Oscar Berg: Digital Transformation is about empowering employees work together to serve the organization’s customers

At i2 SUMMIT we are always also inviting international speaker to discuss with us their insights on the digital transformation. One of those international guests at this year’s event is Oscar Berg, an experienced management consultant from Sweden who has recently become author. He is passionate about helping customers to become more successful by improving communication, sharing and collaboration and follows a belief that “Happiness comes when your work and words are of benefit to yourself and others” (Buddha).

Oscar – you will be one of our opening speaker at i2 SUMMIT in Zürich on Nov 12. What are the three tags that we could label your talk with?

I would probably use #futureofwork #socbiz #collaboration

You call yourself an expert in Enterprise Collaboration and you have recently published a book with the title: “Collaborating in a social era”. What’s the new point you are bringing into the discussion with your book?

First and foremost, I describe what challenges organizations are up to when it comes to non-routine and interdependent knowledge work and what is wrong with the current setup and ways of working in most organizations. I also discuss the root causes and how to approach these in new and different ways. This requires us to change some underlying assumptions about work, how we create and share information, and how we organize ourselves. Finally, I introduce some key models and tools that I have created throughout the years that have helped individuals and organizations understand what is required to collaborate in this social age.

So – you are saying that the issues about achieving remarkable and successful results with social collaboration initiatives is a question of how we as a member of the workforce are perceiving the task of “collaborating”?

Yes. Today we are too narrominded in how we look at collaboration. Collaboration is often relatively small teams. But it is much bigger than that. an organization’s reason for existence to bring people together to collaborate on a shared purpose. The better it is at collaborating, the greater the chances it will survive and thrive.

Today organizations operate in increasingly dynamic, competitive and unpredictable business environments. They need to be prepared for change and quickly adapt to changes in their environment. This means they cannot rely on the autopilot for collaboration any more. They need the spontaneity, flexibility and creativity that often characterizes collaboration in a small company or startup, but it must happen at a much greater scale and across geographical and organizational barriers. This can be made possible by new advances in information and communication technology, but in many organizations existing norms and structures are hindering them to adopt these in a way that changes the way they communicate.

How can your idea of the “Collaboration Pyramid” – that is also described in your book – change this situation?

It can help individuals and organizations understand what the root cause behind many existing communication and collaboration failures and find ways how to address it. The model highlights the need to make employee-to-employee communication and thus collaboration happen just as spontaneously across organizational groups and locations as within a small group of people who are located at the same place.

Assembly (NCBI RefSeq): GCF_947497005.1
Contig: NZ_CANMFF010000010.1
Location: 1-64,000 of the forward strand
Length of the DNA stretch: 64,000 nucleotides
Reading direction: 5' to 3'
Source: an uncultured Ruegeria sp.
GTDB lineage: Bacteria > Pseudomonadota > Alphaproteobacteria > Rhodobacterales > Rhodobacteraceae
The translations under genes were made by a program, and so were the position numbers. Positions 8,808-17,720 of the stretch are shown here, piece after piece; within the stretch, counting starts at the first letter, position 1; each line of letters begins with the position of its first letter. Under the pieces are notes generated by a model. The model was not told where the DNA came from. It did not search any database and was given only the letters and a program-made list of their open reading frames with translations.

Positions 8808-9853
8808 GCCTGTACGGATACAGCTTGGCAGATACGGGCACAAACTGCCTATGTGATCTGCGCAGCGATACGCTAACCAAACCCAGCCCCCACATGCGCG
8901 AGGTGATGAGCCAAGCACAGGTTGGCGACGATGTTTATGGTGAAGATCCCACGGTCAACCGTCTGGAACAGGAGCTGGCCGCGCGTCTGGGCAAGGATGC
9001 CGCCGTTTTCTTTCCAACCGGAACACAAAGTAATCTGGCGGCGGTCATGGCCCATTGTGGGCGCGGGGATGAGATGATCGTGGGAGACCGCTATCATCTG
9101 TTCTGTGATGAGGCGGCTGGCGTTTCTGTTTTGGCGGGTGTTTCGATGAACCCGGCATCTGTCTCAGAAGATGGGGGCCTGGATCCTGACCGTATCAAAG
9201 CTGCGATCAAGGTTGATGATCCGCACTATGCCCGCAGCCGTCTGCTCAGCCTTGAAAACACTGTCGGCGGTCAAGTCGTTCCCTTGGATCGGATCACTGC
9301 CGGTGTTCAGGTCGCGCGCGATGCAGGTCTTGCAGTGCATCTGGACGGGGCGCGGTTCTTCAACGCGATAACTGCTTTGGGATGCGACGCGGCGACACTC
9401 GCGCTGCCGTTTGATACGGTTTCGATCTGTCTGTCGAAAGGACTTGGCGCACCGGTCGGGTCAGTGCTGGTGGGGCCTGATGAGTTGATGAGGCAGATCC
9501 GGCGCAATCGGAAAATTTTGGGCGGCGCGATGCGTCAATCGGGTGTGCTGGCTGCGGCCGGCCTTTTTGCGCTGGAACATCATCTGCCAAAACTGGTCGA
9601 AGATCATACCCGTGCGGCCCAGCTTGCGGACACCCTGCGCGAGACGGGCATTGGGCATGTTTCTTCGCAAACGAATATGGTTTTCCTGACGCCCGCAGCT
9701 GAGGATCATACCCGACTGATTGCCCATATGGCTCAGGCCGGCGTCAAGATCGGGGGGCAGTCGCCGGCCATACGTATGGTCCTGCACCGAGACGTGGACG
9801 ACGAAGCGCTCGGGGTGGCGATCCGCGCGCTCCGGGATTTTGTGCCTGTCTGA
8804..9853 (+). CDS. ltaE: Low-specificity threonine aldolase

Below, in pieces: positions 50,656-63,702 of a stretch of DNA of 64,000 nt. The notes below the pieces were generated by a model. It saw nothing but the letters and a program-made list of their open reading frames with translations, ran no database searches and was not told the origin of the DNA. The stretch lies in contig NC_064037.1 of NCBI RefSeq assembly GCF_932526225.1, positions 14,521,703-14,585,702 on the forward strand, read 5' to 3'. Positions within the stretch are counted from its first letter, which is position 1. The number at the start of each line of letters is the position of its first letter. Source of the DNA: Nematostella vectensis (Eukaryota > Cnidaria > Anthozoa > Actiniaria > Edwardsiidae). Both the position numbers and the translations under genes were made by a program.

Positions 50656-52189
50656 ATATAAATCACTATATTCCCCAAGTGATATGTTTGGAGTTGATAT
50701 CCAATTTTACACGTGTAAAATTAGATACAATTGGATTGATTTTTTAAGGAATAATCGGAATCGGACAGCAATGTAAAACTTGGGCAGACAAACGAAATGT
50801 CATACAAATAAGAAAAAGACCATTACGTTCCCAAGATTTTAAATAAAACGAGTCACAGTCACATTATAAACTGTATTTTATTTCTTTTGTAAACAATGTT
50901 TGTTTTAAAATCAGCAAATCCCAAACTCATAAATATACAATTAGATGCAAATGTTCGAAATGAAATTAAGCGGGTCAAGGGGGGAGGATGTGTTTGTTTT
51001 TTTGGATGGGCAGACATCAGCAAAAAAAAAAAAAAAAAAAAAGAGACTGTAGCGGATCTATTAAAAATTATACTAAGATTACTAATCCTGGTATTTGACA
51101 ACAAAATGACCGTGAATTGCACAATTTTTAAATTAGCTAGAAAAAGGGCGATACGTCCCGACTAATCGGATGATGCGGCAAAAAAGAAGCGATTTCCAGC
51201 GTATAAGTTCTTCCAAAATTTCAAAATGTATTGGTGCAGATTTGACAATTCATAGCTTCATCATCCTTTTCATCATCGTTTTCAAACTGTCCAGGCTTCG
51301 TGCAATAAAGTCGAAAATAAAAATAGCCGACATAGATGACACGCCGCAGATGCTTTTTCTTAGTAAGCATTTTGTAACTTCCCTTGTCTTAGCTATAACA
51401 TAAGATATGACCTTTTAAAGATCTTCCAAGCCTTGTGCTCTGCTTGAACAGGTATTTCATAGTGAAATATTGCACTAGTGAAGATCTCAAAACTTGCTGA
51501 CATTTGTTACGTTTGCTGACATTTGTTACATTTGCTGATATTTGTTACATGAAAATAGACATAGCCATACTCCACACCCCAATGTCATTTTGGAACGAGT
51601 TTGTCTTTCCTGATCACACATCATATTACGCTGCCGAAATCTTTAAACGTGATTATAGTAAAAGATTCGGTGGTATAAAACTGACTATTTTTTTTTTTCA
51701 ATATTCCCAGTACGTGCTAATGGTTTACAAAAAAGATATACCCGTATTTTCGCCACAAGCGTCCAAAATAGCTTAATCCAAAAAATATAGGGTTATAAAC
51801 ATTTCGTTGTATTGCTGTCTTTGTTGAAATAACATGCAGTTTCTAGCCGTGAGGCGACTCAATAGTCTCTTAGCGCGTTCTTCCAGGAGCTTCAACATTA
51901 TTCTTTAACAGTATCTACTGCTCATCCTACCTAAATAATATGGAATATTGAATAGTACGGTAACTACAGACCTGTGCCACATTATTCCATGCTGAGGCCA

Isn’t the approach of “working out loud” a way of making this manner of the collaborative work more visible and therefore an approach on the way to the top of your “Collaboration Pyramid”?

Yes it is. I mention “working out loud” in my book as an example on how you can make otherwise intangible and invisible knowledge work visible and accessible. You have to make your work visible not only the people you work closely with, but with anyone within the organization or enterprise where you work. Otherwise a lot of synergies and innovations will never happen. “Working out loud” is definitely an approach that supports the bottom layers of the pyramid.

At the i2 SUMMIT we have invited you especially for the topic of the “enablement” for the digital transformation of work. So would you say that your “Collaboration Pyramid” should play a key role in the digital enablement of the workforce?

I think the model can play an important role in helping individuals understand what is required to enable digital transformation of work. Digital transformation is not about technology. It is about people. It is about empowering employees work together to serve the organization’s customers. People must be empowered to make the most of their potential, both as individuals and as a collective. An important part is to give them access to easy technology that helps them extend and leverage their social capabilities. The Collaboration Pyramid shows how these social capabilities are still constrained by physical proximity and organizational structures. If we don’t put social technology to effective use in our organizations, a lot of employees don’t get the chance to become visible, share, get recognized and build their social networks beyond their organizational group and the location where they usually work. When they don’t, communication and collaboration doesn’t happen naturally across groups and locations. As a result, innovation, organizational agility and productivity will suffer.

What are your expectations for the Zurich event?

I hope to learn a lot from the other speakers and from questions and discussions with the participants. I know I will.

Don’t miss the talk of Oscar Berg at i2 SUMMIT 2015 and register your ticket now!